The SMART Trial is a clinical weight loss trial in which 210 overweight adults were randomized equally to one of three arms: 1) paper record (PR), 2) PDA with dietary and exercise software, and 3) PDA with the same software and daily tailored feedback message (PDA + FB).2 Burke and colleagues recently reported 6-month results: Physical activity self-monitoring and adherence to activity goals were more likely in participants in the PDA + FB arm and in turn predicted higher levels of physical activity and weight loss.
One strength of the study: attrition is low, with 92% retention at 6 months and 24-month assessment available for about 85% of patients in each group. However, like many other trials, the participant pool is not broad: 85% female and 78% white.
Feedback, as noted above, is important. One study compared monthly receipt of printed materials about weight control to an intervention that included personalized text messages sent two to five times daily, printed materials, and brief monthly phone calls from a health counselor.3 At the end of 4 months, the intervention group (n = 33) lost more weight than the comparison group (-1.97 kg difference, p = 0.02) after adjusting for sex and age. Intervention participants' adjusted average weight loss was 2.88 kg (3.16%). At the end of the study, nearly all of the intervention participants stated that they would recommend the intervention for weight control to friends and family.
Finally, in a presentation at the 2011 AHA meeting, Burke noted new technology may make it easier for individuals to monitor themselves. People may not need to track their daily food intake anymore, thanks to a wearable device created at the University of Pittsburgh. The eButton, which is a worn on the chest (like a pin), contains a miniature camera, accelerometer, global positioning system, and other sensors to capture a variety of data and information.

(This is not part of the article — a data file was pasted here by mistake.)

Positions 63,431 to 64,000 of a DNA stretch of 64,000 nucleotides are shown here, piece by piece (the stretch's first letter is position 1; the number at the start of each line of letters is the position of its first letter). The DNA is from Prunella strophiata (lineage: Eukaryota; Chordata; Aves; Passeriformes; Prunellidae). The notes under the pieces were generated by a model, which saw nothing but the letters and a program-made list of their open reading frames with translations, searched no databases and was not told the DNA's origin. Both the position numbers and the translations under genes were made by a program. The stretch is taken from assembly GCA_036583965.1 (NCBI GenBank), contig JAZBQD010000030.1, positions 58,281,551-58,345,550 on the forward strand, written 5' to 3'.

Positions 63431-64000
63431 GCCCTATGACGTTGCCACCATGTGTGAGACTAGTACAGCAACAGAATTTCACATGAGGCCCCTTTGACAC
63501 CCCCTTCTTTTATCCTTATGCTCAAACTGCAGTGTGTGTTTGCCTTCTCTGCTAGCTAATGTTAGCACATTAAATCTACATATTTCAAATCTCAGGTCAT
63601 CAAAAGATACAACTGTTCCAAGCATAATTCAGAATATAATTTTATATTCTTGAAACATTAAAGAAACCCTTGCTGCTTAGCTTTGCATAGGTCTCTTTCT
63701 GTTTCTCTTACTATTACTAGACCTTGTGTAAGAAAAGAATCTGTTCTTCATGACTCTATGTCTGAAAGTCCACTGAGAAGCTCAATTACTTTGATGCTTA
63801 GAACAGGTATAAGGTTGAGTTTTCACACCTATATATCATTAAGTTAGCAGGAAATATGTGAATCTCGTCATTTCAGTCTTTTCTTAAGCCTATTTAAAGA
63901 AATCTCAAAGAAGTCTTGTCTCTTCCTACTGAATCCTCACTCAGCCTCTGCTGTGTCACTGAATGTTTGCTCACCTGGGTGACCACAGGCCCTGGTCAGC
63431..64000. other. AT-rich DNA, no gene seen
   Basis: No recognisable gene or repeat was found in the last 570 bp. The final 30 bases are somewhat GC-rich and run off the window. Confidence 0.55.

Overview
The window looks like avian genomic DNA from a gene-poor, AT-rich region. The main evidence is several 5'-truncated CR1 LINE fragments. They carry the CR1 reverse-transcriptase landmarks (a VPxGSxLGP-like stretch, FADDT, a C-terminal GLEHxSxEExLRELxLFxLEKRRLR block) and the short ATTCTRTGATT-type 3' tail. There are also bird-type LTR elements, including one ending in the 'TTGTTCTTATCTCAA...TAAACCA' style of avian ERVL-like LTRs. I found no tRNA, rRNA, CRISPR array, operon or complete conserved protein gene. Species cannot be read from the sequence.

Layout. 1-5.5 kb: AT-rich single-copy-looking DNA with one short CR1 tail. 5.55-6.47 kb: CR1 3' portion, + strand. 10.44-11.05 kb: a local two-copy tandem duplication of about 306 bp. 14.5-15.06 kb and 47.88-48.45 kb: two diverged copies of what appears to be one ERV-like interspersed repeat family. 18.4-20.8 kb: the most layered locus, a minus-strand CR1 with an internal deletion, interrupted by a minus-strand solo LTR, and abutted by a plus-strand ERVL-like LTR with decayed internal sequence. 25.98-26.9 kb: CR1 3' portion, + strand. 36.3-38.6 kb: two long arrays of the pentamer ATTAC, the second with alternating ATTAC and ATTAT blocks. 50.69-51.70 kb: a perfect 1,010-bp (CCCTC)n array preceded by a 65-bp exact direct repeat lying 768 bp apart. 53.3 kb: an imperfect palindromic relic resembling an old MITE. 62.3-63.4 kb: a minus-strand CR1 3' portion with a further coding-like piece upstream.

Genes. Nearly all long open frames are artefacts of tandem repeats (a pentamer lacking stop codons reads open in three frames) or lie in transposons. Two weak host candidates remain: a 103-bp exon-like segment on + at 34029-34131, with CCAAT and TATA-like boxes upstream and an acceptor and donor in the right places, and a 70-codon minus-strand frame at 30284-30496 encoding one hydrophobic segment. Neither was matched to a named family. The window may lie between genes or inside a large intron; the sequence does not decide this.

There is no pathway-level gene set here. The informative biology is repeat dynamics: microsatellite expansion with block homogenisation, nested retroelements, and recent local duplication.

The technology is the result of research from a 4-year National Institutes of Health Genes, Environment, and Health Initiative grant and its potential use extends far beyond monitoring food and beverage intake. It can determine the amount of time wearers spend watching TV or sitting in front of a computer screen and how much time they spend outdoors. It tracks where food is bought, how meals are prepared, which restaurants are visited, and what items are ordered. The device analyzes how long the wearer spends eating, what foods and beverages are consumed, and how the wearer interacts with family or friends at the dining table.
- Rao G, et al. New and emerging weight management strategies for busy ambulatory settings: a scientific statement from the American Heart Association endorsed by the Society of Behavioral Medicine. Circulation 2011;124:1182-203.
- Conroy MB, et al. Physical activity self-monitoring and weight loss: 6-month results of the SMART trial. Med Sci Sports Exerc 2011;43:1568-74.
- Patrick K, et al. A text message-based intervention for weight loss: randomized controlled trial. J Med Internet Res 2009;11:e1.